Writing Romance: A Word About Sex

Hello Campers,
Last month I promised to take a side trip here and discuss – ahem – sex.

Is sex necessary in a romance novel? That’s a huge question. Before I move into the real discussion, I’ll point out that my romances do not have sex in them. That is a personal decision I made, and I’m not here to get preachy in any way. I fully realize that this decision will result in some folks not buying or liking my books. Disclaimer done.

In preparation for this post, I googled “sex in romance novels.” The first hit was a Goodreads discussion titled “How Important is Sex in a Romance Novel?” It’s an interesting read. There’s everything from “super important” with points deducted if there is not sex, to folks who skip the sex scenes altogether, to one guy who says “Any good Romance story must include the points of love lust, sex & the aftermath, the sweaty bodies, the stained sheets or the unconventional romp in the park.”

Most said that it depends on the characters. That may or may not be true. It may completely depend on the target market.

Once upon a time, I wrote a novel for an erotica publisher. I didn’t enjoy writing it, and on the 1-5 flame rating system, it got a 1. I didn’t write for them again. It wasn’t my forte. Another two-book “series” I wrote – before my change of heart – did contain sex, though it wasn’t a main focus of either story. I so love those two stories. Recently I went back to the first one to see if I could take the sex out. What I found out: sex changes everything. But you likely already knew that. If I took the sex out of that book, I’d have to go about setting up dominoes that were knocked down by that act.

What this means, though – and I think it’s a positive – is that that sex scene was integral to the story. It was not just obligatory.

That being said, I’m glad there’s a romance market for every reader and every writer. (What I’d like to see is a rating system – but that might be just me.)

Let’s look at some of the submission guidelines for various Harlequin brands.

DARE
• The heat level is explicit and graphic. The hero and heroine have a powerful sexual and emotional connection.
• We’re looking for authors who have a distinct, memorable voice and write stories with a high level of sexual tension as well as graphic sex.

DESIRE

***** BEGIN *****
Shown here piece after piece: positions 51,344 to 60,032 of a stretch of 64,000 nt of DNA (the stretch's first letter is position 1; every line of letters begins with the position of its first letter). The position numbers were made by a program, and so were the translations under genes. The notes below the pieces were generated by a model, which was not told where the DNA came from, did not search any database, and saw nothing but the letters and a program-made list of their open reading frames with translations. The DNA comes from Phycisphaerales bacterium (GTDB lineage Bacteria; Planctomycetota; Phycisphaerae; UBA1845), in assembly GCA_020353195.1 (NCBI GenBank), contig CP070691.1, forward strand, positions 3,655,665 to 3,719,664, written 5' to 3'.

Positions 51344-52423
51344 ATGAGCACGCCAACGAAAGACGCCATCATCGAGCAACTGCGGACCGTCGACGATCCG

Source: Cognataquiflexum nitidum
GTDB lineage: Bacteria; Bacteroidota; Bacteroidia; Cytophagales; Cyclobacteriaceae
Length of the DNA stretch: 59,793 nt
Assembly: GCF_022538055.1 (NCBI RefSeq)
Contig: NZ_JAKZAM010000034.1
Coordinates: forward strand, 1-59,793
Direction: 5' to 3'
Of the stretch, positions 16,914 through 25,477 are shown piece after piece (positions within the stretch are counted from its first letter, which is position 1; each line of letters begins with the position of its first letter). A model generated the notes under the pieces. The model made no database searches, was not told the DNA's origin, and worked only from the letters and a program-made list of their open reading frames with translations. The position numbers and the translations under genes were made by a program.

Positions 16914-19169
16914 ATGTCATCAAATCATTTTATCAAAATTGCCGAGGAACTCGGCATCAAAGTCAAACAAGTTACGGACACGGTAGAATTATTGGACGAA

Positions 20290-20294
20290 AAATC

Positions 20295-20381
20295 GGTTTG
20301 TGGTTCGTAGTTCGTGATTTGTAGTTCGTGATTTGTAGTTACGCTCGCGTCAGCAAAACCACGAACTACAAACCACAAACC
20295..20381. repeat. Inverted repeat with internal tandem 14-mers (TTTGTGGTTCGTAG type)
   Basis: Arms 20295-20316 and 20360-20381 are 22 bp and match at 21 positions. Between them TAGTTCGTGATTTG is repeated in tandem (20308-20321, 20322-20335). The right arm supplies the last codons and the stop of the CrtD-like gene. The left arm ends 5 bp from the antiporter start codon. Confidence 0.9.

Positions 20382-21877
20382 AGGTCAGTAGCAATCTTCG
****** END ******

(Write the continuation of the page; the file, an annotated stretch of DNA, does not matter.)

• Sizzling sensual tension between the hero and heroine.
• Sexual language that leans more euphemistic and romantic rather than explicit.

PRESENTS
• A hero who will command and seduce. There's nothing in the world his powerful authority and money can't buy…except the love of a woman strong enough to tame him!
• High sensuality and sky-rocketing sexual tension to quicken your pulse.

HEARTWARMING
• Plots unfold in a wholesome style and voice that excludes explicit sex or nudity, premarital sex, profanity, or graphic depictions of violence: references to violent incidents or premarital sex in the past are acceptable if they contribute to character development.
• Physical interactions (i.e. kissing/hugging) should emphasize emotional tenderness rather than sexual desire or sensuality: low level of sexual tension; characters should not make love unless they are married.

The inspirational imprints that have a “mandatory faith element” and no premarital sex.

As you can see, the HOT value of each of these imprints is different. So your decision on sex with these imprints is a market-based one. That may not be true for other publishers. Check submission guidelines for your target publisher.

Obviously, if you’re self-published, the decision is entirely yours. But you will still be targeting readers. That, of course, may not be your focus when writing your novel. It will be more about what you like to write – what you like to read. Let me assure you, then, that there is a market for every SIZZLE level out there. Write the book of your heart.

Your readers will find you.

Okay, enough sex talk. Next month we’re back to our outline, and we'll tackle the MIDPOINT.

Until then, BiC-HoK: Butt in Chair, Hands on Keyboard.

Cheers, Jax

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Jax Hunter
Jax Hunter is known for her heartwarming 5-book military romance series: True Heroes. She is currently writing an American Revolutionary War novel. Recently, she has ventured out to write journals: climbing trackers, motivational journals, and bible study journals. She teaches a wide variety of writing courses, both online and in person, and travels the state telling the stories of April 19, 1775. She also is the owner of a health and wellness business.
Whew. What does she do for fun? Well, she’s a huge hockey fan. She has a fancy embroidery machine and she’ll embroider anything that will fit in the hoop. And she collects really old books.
She lives in the high mountains of Colorado with her own true hero and the two pups that rule the house.

3 thoughts on “Writing Romance: A Word About Sex

  1. If you write romance, brace yourself for reviews/ratings/feedback about the sex. You’ll have those who love it, and regardless of the level shown on the page, those who hate it and call it porn. You’ll never please everyone, but those “too much sex” reviews can sell your books to readers looking for sex on the page.

  2. I agree with Terry. Some “Sweet” readers (those who prefer closed doors/no sex on the page) have reviewed my books, praising plot, characterization and such, but indicating that they disliked the sex–and would still read my future novels. Some authors of steamy sex novels are starting to purge the explicit scenes and re-releasing their novels as “Clean” — complete the more prim covers.

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